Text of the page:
Murazzano DOP (Protected Designation of Origin) is the oldest and most delectable of the robiola cheeses from Piedmont, and is made using methods and tools that follow a now-established tradition.
The origins of the Tuma cheese from Langhe Cuneesi date back to antiquity and are interwoven with the roots of the history of the Municipality of Murazzano, which has always been the main centre for the production and sale of the renowned cheese of the same name.
Its history can be traced back as far as the Celts: the term “rubeola” actually used to indicate the typical reddish colour taken on by the crust of the cheese when matured for prolonged periods.
The link between the product and the area was made indissoluble in 1982, when, to identify the future DOP cheese, it seemed absolutely natural to call it “Murazzano”, thereby celebrating its close relationship with the local dairy tradition.
With the passage of time, this cheese made from sheep’s milk increasingly assumed the typical characteristics and identifying marks that led it to obtain DOP status in 1996.
Even today, Murazzano DOP is still made by hand, wheel after wheel, and is matured in around fifty municipalities in Alta Langa cuneense, until it achieves its characteristic fine and delicately fragranced flavour.
Murazzano DOP is a full-fat fresh cheese produced throughout the year.
It has no crust, and when fresh it is milky white in colour and when mature it is the colour of straw. It has a cylindrical shape, its flat surfaces have a diameter of 10/15 cm, and it weighs between 250 and 400 grams.
The cheese, which is milky white and has a soft consistency, is finely grained. Occasionally it also has small holes.
The light and fragrant flavour is reminiscent of milk. Murazzano must be packaged with a label containing its designation, the logo of the product and the EU logo.
If it has been made entirely with sheep’s milk and no cow’s milk has been added, the label or package may state “sheep’s milk”.
The Local Area
Murazzano DOP can be produced, refined and packaged in the municipalities of Alta Langa indicated in the product specifications that belong to the administrative territory of the Province of Cuneo.
Over time, the producers felt the need to protect the specialised production of Murzzano cheese. In 1984 they decided to form the “Consortium for the Protection of Murazzano Cheese”, which defined the product specification to which the members must adhere in order to guarantee the authenticity and quality of the product.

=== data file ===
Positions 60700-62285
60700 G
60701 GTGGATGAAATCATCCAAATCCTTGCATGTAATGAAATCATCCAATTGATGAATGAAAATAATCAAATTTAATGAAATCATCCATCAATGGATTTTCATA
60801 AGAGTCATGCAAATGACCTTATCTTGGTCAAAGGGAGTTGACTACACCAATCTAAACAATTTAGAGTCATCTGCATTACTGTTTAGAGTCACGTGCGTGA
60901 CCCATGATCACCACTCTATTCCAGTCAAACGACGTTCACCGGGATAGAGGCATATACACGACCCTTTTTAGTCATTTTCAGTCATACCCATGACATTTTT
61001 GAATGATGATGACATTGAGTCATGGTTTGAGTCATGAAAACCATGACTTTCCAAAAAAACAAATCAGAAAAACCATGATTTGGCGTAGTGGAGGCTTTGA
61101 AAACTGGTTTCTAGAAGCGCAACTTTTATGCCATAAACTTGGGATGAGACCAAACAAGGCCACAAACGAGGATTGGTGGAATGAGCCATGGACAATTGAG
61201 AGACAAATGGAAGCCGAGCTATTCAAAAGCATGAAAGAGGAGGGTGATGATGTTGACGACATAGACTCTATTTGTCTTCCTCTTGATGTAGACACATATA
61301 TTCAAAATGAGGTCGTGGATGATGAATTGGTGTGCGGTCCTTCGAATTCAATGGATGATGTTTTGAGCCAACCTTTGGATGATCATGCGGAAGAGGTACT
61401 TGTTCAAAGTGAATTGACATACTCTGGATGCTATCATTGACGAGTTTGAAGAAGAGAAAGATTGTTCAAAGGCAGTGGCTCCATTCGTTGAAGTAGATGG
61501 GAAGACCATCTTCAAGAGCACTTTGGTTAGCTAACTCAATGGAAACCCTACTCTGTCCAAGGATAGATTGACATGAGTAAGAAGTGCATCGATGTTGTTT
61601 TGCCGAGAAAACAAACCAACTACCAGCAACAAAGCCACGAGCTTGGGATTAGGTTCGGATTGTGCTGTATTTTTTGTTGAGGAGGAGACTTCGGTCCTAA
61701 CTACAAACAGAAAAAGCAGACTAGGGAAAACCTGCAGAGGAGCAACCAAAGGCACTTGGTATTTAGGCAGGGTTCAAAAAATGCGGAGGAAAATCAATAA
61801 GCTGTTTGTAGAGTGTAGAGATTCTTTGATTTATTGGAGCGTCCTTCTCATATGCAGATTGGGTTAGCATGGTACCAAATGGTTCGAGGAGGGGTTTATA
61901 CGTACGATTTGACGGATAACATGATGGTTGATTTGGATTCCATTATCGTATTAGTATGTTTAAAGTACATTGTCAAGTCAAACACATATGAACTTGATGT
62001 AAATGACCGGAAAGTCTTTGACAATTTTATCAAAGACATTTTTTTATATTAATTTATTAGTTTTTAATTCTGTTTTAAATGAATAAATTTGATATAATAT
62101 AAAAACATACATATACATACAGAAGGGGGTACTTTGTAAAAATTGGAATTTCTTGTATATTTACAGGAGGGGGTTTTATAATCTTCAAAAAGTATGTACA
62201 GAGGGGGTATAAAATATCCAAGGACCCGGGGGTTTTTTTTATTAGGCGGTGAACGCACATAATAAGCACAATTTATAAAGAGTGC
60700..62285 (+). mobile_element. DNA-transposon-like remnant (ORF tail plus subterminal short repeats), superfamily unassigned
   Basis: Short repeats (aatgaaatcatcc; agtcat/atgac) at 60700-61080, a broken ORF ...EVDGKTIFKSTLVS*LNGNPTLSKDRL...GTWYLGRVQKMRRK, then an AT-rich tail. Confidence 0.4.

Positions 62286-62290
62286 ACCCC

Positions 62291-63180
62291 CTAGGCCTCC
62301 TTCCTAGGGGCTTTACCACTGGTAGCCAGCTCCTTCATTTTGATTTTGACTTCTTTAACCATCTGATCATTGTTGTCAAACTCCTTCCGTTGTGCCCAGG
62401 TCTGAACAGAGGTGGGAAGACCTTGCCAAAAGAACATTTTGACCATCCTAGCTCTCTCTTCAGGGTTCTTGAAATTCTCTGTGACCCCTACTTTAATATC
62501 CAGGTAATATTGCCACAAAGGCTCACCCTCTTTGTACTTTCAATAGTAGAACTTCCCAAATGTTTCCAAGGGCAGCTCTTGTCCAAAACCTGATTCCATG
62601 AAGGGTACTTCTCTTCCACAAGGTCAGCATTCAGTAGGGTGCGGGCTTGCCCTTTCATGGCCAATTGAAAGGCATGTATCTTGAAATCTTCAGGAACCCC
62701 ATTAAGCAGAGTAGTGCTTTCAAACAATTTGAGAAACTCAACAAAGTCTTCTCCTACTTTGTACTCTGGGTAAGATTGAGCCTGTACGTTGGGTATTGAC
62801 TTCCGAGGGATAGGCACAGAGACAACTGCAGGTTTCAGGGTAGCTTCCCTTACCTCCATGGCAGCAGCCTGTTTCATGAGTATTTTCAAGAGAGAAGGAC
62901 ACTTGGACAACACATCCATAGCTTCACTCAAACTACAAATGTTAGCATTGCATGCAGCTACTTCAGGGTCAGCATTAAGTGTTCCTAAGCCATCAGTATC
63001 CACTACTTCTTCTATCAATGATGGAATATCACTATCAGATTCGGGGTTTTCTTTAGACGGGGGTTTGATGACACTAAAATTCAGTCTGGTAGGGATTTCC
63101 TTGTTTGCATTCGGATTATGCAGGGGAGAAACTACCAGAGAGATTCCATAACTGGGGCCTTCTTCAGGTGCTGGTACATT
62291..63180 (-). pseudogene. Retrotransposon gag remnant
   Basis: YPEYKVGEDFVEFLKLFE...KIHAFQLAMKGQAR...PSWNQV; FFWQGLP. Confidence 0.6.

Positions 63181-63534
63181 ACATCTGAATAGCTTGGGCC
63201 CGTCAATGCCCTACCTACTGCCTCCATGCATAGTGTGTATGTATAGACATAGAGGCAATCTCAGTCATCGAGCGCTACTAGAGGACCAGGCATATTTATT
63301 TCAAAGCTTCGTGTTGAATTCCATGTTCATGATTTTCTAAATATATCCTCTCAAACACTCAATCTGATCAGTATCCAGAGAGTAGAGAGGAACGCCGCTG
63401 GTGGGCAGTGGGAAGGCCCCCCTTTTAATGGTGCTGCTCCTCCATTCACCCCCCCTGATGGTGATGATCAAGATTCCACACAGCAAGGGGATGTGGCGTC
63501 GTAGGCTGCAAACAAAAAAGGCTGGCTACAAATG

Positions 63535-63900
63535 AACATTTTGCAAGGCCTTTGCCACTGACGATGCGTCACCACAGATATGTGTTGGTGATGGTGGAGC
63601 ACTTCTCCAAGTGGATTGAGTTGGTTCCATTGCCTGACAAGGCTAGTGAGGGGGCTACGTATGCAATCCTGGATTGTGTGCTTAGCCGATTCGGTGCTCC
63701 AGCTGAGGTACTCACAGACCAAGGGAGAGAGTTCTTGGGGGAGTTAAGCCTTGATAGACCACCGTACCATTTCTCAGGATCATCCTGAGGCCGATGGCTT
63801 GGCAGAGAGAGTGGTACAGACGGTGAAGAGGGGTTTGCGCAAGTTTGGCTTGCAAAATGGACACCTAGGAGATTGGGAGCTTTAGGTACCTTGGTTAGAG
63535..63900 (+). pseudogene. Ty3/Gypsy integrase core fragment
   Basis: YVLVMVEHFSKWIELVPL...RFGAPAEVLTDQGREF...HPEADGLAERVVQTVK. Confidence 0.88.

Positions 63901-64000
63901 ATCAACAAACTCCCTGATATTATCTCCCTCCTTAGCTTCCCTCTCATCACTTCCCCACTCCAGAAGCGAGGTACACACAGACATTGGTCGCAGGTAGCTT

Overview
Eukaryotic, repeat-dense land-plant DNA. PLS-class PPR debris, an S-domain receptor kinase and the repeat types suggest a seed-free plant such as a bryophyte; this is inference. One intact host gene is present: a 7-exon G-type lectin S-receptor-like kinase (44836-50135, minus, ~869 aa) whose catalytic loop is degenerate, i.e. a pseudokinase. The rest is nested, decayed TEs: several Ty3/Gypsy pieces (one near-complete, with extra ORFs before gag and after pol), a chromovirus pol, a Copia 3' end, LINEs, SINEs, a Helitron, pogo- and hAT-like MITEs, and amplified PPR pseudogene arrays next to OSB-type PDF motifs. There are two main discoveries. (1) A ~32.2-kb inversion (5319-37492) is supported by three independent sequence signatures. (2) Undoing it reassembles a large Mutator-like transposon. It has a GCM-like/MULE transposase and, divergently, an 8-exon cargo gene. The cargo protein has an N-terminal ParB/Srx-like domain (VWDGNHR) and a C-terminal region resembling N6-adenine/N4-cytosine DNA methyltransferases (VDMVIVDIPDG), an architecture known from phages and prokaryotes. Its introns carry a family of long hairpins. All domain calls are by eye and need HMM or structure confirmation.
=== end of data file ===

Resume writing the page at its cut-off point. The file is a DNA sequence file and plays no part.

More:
They also decided to assign INOQ (Istituto Nord Ovest Qualità – the North West Quality Institute) the task of certifying absolute adherence to the parameters of the specifications, to ensure the compliance of the production processes and maintenance of the high standards of quality.
The Consortium’s activities are of fundamental importance, as they are aimed at protecting the product in order to safeguard the consumer, as well as at raising awareness of Murazzano DOP cheese in the region.
The origins of the brand Murazzano DOP are shrouded in legend. It is said that once, in the town of Murazzano, there lived a young shepherd with his family. Giuanin was his name, and his job was to check on the homemade tuma while his parents took the sheep to pasture.
One day a crow managed to enter the dairy and escaped with wheel of cheese gripped in its beak. Giuanin chased him over the hills and valleys, until he reached the Castle of Ceva, a notorious haven for demons and witches. He entered one of the many caves that opened up at the foot of the ruined walls, and there he found a table laden with every kind of delicacy.
As the young man was tired and hungry, he didn’t hesitate to help himself. Suddenly, the Devil appeared out of nowhere and immediately accused the young shepherd of having eaten his lunch, claiming his soul as payment.
Before following the Devil to hell, Giuanin asked to drink one last time. Satan consented, but once they drew near to the well, Giuanin craftily cast him into the deep waters.
The evil demon was terrified of the water and implored the young man for help, promising that in exchange he would not only save his soul but restore the tuma stolen by the perfidious crow. The story ended well for everyone, except for the wheel of tuma, which was missing a slice when it was returned: not even the Devil could resist the temptation to taste a slice of the tender, inviting cheese.
So it was that, when choosing the brand for the cheese, someone remembered the legend of Giuanin from Murazzano and the tuma that had even tempted the devil. It was a natural choice.
Curator — Consorzio per la Tutela del Formaggio Murazzano